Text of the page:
A review of the payroll tax system more than three years in the making will take some additional time, Premier Ralph O’Neal said during a House of Assembly meeting Tuesday.
Mr. O’Neal blamed “coordination challenges” for delaying the review, which is needed to correct “several peculiarities” in the tax system, he said.
The premier, in answering a question from Opposition Leader Dr. Orlando Smith, said that the Payroll Tax Committee made some recommendations, which are being evaluated and incorporated into amendments to be presented to Cabinet for consideration. He did not specify when that would occur, but said that officials are “diligently working” on the amended act and will probably lay the report on the table at the next sitting of the HOA.
As an example of one of the recommendations, the premier said that some people are asking to be allowed to make their payroll tax payments in a single installment.
“If that were done it would be most welcome, but that would need another change in the law,” he said.
Under the existing system, the tax will bring in an estimated $37.5 million in government revenues this year, up from an estimated $34 million last year, according to the 2011 budget.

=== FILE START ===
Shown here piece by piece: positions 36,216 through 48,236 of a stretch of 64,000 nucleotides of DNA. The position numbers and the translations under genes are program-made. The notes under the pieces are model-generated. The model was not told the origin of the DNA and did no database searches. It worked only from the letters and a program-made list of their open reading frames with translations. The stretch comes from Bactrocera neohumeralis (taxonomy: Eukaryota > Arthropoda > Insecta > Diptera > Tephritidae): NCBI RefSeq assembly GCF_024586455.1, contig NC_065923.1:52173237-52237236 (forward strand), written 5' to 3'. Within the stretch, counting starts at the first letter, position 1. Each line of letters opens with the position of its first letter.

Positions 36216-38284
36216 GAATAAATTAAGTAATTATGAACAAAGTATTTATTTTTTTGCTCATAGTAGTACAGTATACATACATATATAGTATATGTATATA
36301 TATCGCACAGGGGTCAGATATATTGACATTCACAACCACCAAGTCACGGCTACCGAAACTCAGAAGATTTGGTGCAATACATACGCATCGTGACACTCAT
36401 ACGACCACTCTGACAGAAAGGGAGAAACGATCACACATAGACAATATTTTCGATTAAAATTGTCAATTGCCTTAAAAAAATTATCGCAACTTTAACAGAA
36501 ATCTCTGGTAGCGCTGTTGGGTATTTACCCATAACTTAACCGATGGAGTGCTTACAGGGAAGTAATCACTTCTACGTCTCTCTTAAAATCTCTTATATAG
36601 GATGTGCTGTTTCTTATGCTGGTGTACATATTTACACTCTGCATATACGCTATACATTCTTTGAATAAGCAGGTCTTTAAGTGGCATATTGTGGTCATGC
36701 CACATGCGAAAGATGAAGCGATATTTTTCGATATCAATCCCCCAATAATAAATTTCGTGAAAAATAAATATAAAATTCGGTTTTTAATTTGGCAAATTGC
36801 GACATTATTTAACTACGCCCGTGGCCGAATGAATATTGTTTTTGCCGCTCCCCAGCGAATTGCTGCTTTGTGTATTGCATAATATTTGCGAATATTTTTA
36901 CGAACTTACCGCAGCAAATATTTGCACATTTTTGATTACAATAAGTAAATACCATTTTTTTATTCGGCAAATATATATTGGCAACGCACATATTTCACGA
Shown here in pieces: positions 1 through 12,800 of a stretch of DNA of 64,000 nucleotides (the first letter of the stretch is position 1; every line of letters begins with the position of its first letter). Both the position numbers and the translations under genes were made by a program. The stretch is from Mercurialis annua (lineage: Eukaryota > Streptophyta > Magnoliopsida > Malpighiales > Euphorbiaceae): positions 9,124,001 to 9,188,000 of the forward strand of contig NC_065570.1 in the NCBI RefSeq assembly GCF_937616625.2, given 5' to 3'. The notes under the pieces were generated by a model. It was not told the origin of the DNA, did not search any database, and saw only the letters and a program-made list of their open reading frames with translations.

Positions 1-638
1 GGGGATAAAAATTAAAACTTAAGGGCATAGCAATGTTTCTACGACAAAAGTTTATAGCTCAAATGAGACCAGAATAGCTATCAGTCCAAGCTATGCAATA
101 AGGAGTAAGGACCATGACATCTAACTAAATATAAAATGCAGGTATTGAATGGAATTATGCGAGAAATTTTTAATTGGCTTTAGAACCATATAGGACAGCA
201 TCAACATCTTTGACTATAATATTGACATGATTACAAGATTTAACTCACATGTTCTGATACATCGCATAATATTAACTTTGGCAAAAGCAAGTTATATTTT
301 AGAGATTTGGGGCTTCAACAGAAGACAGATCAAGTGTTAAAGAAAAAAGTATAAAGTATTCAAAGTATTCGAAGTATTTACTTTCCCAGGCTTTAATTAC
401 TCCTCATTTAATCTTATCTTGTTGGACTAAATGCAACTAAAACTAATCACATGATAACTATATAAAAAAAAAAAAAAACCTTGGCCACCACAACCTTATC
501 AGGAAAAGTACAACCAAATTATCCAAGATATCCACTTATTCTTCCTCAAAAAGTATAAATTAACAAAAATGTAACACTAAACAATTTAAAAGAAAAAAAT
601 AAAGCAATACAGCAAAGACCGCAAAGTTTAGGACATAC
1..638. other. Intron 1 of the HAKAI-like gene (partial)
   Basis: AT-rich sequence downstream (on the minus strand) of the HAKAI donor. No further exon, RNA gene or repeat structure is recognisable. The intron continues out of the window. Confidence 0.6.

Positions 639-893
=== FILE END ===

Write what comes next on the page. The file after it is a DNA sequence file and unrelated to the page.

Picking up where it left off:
In June 2007 while campaigning in Virgin Gorda, Mr. O’ Neal criticised the then-National Democratic Party-led government’s adoption of the payroll tax, a measure that he said his Virgin Islands Party government had previously rejected. Five months later, he announced the review and described plans to “remove any inequities from the law.” He did not elaborate on the “inequities” or how a review of the current law might affect employers and employees in the territory.
The 10-member Payroll Tax Committee was formed in 2008. It hosted a series of public meetings to gather input about the law, discussions Ian Smith, the committee’s chairman, called “fruitful,” according to Government Information Services. The committee was due to submit its recommendations by July 2009, but was granted a 60-day extension.
The payroll tax was introduced in 2005 by the NDP government in response to the United Kingdom’s directive that income tax be abolished. The potentially unpopular directive had languished for many years before being implemented.
Payroll tax is an employer’s tax charged “on actual remuneration paid, given or assessed by any employer or self-employed person,” according to a payroll tax guide published by the Inland Revenue Department.
Tax rate classes
The tax rates are divided into two classes. In the first, for smaller businesses, employee and employer together pay 10 percent (eight for employees; two for employers) after employees earn their first $10,000, according to the guide. In order to meet the criteria for this class, a company must have fewer than eight employees, a payroll of $150,000 or less, and a gross revenue under $200,000.
Larger companies, considered class two, pay “a rate of 14 percent of the tax base,” (eight for employees; six for employers), the guide says. Exceptions include ecclesiastical or charitable organisations.